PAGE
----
We’d like to say thank you to all the people who gave us their vote of confidence by investing in us. The following is not a complete list because some people asked to remain private, but this is most every one who backed us in this round, in no particular order:

Andrew Bialecki, Will Perkins, Tom Copeman, Guy Johnson, Jo & Beth Tango, Matt Daniels, Franklin Foster, Victor Polk, Joel Gascoigne, Waikit Lau, Mike Volpe, Companyon VenturesTarun Rathnam, Jim O’Neill, Kyle York, Joe Raczka, Vinayak Ranade, Josh Porter, Andrew McCollum, Alison Elworthy, Max Faingezicht, Jay Meattle, Dan Faingezicht, Des Traynor, Avy Faingezicht, JD Sherman, Meerie Joung, and Ed Roberts.

Thank you all for your support 🙌

Funding is a tool: here’s how we plan to use it

Closing this funding and telling the world feels great, especially given how close to failure we were a year ago. Adding this round to the initial $906,000 we raised in April 2016 and the $25,000 bridge round we raised at the end of last year, our total funding amount is now $1,521,000. As someone who grew up in a middle-class household, this seems like a ridiculous amount of money, and even writing out that number feels weird. But comparatively to other startups in general and most of our direct competitors, it’s a small amount.

No matter the amount, funding announcements always feel funny to me. It’s like celebrating a chef for collecting the ingredients to a meal. They did some work and got what they need to cook a great meal, but they could still burn it. As a team that almost burned up once, we’re making sure we don’t end up in the same place. We’re spending this money to build the best possible product in a responsible way: one that can change the entire co-operating system of our customers’ businesses.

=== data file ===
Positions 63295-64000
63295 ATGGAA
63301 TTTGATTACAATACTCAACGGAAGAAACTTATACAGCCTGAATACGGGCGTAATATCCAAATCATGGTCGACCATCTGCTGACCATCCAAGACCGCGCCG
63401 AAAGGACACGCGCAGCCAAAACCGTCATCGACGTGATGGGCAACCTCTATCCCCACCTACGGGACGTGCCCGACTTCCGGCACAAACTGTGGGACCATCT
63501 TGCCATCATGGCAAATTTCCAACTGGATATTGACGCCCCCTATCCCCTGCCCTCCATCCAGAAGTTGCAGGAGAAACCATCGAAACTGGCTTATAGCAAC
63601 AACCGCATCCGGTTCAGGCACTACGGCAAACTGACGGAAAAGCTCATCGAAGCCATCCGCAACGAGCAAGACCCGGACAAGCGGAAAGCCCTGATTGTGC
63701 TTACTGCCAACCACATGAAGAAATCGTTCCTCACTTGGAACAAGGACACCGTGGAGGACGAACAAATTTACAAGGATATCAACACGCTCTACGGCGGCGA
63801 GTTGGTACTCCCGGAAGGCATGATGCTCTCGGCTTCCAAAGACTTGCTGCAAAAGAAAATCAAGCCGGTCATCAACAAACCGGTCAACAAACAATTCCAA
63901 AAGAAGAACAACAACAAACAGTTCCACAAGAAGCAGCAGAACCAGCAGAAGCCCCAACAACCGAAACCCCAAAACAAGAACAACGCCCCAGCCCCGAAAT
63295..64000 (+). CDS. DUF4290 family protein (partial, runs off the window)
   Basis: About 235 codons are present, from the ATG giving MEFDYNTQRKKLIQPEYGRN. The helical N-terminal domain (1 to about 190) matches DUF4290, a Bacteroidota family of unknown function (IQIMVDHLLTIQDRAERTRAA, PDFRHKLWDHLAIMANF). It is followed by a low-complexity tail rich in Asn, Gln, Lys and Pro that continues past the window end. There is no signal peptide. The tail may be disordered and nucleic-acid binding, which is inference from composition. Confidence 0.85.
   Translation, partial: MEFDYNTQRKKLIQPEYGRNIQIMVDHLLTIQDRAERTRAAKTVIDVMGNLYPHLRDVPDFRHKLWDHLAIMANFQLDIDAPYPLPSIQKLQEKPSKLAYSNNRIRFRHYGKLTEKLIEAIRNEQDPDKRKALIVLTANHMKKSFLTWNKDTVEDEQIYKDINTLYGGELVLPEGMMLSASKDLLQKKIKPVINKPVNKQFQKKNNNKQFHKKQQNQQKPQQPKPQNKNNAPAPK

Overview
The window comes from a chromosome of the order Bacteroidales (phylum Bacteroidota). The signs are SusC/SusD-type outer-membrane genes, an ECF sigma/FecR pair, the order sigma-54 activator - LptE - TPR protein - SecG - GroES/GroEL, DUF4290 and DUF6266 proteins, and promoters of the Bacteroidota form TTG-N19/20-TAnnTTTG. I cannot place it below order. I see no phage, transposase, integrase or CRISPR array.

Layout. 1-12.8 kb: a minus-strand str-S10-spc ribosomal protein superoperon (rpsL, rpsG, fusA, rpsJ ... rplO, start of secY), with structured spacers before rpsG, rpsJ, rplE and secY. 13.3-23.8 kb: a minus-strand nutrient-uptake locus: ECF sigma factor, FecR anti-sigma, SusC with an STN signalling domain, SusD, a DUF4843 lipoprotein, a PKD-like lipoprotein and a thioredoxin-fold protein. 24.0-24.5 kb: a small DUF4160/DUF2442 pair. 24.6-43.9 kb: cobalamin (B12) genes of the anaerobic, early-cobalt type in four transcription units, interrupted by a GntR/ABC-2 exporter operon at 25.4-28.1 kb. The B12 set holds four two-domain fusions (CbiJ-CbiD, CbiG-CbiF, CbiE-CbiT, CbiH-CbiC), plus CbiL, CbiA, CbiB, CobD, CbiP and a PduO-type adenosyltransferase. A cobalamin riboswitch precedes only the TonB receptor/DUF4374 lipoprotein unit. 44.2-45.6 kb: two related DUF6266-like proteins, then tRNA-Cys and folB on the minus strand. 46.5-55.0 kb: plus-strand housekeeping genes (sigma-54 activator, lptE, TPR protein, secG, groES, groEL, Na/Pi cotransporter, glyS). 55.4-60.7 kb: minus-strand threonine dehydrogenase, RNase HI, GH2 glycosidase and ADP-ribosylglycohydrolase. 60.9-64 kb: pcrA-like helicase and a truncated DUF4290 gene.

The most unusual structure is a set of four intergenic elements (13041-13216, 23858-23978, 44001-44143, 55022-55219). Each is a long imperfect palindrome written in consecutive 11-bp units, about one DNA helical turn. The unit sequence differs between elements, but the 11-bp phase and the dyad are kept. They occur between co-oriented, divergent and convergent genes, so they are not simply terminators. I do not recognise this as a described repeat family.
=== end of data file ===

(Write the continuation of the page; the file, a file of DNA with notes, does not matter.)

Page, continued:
Already, this funding has allowed us to do some things we otherwise would not have done. We launched a free version of our product, despite the known risk that it could tank our revenue in the short term. We believe a freemium model is the right long-term choice for a product like ours, where you have to invest time to get value. Already, we’ve seen 2x growth in our daily signups. Admittedly though, making that switch and seeing the hit to new revenue is scary. We had one of our worst months of new MRR growth ever in September. Fortunately, this new funding takes some of that pressure off, and we’re confident the freemium change will make for a stronger business in the future.

We’ve also stepped on the gas with our product. We launched a 2.0 version of the product and leaned into new features that make our customers’ lives easier and their teams more successful. This includes integrations with Google Drive, GitHub, and Zapier. Thanks to this funding round, we’re even growing our engineering team for the first time in over a year and a half. We’re powering up in all places to continue to build the integrations and features that differentiate our product.

The road less traveled

There’s a movement happening right now, especially in the B2B SaaS world. It’s the rise of Indie Businesses.

What makes an Indie Business? My definition is pretty simple: It’s a company that wants to remain independent indefinitely. They do this by being profitable and focusing on customers as the primary stakeholders that fund their business.